Painting White Ibises In Acrylics
I don’t paint enough white things, tending to shy away from them because I fear they will look too stark. My mind tells me it’s better to stick to black and white. It’s time to face my apprehension and do a project that features a white subject, these ibises, in color media. So I'm painting white ibises in acrylics.
Before I get to the white ibises, though, I want to discuss the grass and lake around them because the shades I use to paint those will play into how I paint them.Before I get to the white ibises, though, I want to discuss the grass and lake around them because the shades I use to paint those will play into how I paint them.
I used the same base of yellow and ultramarine blue for the patch of grass near the viewer and the bush on the other side of the lake. I used more blue for the bush and added red and black to the lake to mute and darken it.
I want the patches of grass bordering the lake to be somewhat bright, and I’m using analogous colors to do this, glazing yellow over the nearest patch and blue over the far one.
After painting another layer on the grass near the viewer, I mixed some yellowish green color into titanium white. Then I painted reflections in the water using a small round and a sideways wiggling stroke.
As for the ibises themselves, I painted most of their bodies with sheer light brown and green, picking up the grass and lake bed colors. I left only the very tops of them white. This is where light would be hitting them; therefore, it would be the brightest.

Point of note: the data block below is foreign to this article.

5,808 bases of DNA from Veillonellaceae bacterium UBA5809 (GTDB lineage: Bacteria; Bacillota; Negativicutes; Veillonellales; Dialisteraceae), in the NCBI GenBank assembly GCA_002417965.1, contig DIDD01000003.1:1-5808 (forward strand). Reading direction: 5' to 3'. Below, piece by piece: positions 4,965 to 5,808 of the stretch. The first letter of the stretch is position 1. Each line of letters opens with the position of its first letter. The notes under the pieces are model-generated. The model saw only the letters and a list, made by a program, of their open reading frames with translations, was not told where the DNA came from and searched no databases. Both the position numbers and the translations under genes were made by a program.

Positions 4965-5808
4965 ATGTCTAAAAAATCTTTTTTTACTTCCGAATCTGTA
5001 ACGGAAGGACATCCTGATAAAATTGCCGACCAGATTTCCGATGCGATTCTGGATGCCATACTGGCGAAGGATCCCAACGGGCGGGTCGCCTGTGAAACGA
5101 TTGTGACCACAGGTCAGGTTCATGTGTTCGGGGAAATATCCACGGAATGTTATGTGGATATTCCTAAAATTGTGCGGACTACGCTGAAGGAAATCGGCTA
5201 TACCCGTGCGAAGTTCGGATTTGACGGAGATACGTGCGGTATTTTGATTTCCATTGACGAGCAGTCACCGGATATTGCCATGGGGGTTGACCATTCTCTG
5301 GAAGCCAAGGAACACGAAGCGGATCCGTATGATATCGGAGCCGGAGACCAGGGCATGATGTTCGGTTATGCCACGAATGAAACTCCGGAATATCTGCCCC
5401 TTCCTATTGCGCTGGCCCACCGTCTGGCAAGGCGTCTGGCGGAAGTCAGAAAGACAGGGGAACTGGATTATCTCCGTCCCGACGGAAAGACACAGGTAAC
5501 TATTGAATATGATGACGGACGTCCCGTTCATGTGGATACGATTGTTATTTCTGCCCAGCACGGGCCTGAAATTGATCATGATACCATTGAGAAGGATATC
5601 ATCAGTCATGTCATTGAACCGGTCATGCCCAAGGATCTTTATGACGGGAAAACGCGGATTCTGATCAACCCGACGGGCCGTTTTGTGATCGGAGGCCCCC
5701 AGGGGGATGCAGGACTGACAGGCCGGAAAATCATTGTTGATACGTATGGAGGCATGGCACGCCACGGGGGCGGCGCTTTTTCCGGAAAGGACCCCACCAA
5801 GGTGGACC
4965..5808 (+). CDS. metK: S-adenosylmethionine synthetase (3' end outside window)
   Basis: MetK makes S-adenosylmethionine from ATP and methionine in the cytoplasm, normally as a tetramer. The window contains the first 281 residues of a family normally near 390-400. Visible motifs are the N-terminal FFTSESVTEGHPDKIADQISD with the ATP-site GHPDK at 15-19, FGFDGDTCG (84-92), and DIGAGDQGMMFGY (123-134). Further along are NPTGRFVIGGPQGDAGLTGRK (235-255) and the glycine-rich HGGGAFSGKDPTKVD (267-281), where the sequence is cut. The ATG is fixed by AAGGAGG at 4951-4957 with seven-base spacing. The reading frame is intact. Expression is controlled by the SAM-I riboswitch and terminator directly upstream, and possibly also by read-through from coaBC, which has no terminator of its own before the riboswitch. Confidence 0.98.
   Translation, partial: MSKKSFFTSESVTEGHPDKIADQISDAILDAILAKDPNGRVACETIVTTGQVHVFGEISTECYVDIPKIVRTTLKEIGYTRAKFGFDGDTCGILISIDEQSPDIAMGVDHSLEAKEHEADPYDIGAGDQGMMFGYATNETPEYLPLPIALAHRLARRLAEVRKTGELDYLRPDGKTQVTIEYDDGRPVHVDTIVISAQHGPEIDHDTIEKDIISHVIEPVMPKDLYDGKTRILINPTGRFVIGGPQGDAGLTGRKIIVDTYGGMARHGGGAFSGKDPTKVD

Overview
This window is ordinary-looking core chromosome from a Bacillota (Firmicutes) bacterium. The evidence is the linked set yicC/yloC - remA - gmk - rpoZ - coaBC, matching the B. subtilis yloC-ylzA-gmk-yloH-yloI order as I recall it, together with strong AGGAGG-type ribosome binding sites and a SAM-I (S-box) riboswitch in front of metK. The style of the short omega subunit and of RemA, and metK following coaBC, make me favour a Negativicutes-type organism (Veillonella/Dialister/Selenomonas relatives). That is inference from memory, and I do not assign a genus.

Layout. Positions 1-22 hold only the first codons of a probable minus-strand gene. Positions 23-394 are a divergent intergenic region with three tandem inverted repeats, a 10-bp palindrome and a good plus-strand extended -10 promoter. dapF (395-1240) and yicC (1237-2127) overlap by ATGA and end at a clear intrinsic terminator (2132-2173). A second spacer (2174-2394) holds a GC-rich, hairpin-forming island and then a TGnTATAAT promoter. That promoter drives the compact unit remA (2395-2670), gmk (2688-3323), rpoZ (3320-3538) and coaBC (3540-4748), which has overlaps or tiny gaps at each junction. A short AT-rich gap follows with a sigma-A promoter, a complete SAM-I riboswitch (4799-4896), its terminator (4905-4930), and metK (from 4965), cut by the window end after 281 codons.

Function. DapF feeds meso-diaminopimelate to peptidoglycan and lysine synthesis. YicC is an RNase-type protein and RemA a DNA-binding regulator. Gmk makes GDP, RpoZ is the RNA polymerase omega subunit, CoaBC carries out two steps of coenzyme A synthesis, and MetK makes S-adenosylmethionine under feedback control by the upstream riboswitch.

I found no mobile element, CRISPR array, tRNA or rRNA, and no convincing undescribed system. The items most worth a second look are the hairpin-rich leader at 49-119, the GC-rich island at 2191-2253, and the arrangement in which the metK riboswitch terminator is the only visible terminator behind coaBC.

Did you notice what I did here? Less than ten percent of the white ibises’ entire bodies were painted white. The rest were painted to reflect the colors of the things around them. This is why I mixed yellow-green into my titanium white when I painted the shadows. The ibises do not show as pure white. Therefore, their reflections couldn't either.
Back to the grass, there are lots of individual pieces of grass in the patch nearest the viewer. I used titanium white first because if I went in first with my yellow-green mixture, it wouldn’t show up properly against what I already had down. Having the titanium white down was especially important because these blades of grass needed to be lighter than the base. These blades gave the grass the brightness I’d been trying to achieve by glazing yellow over the area.
Painter of portraits and wildlife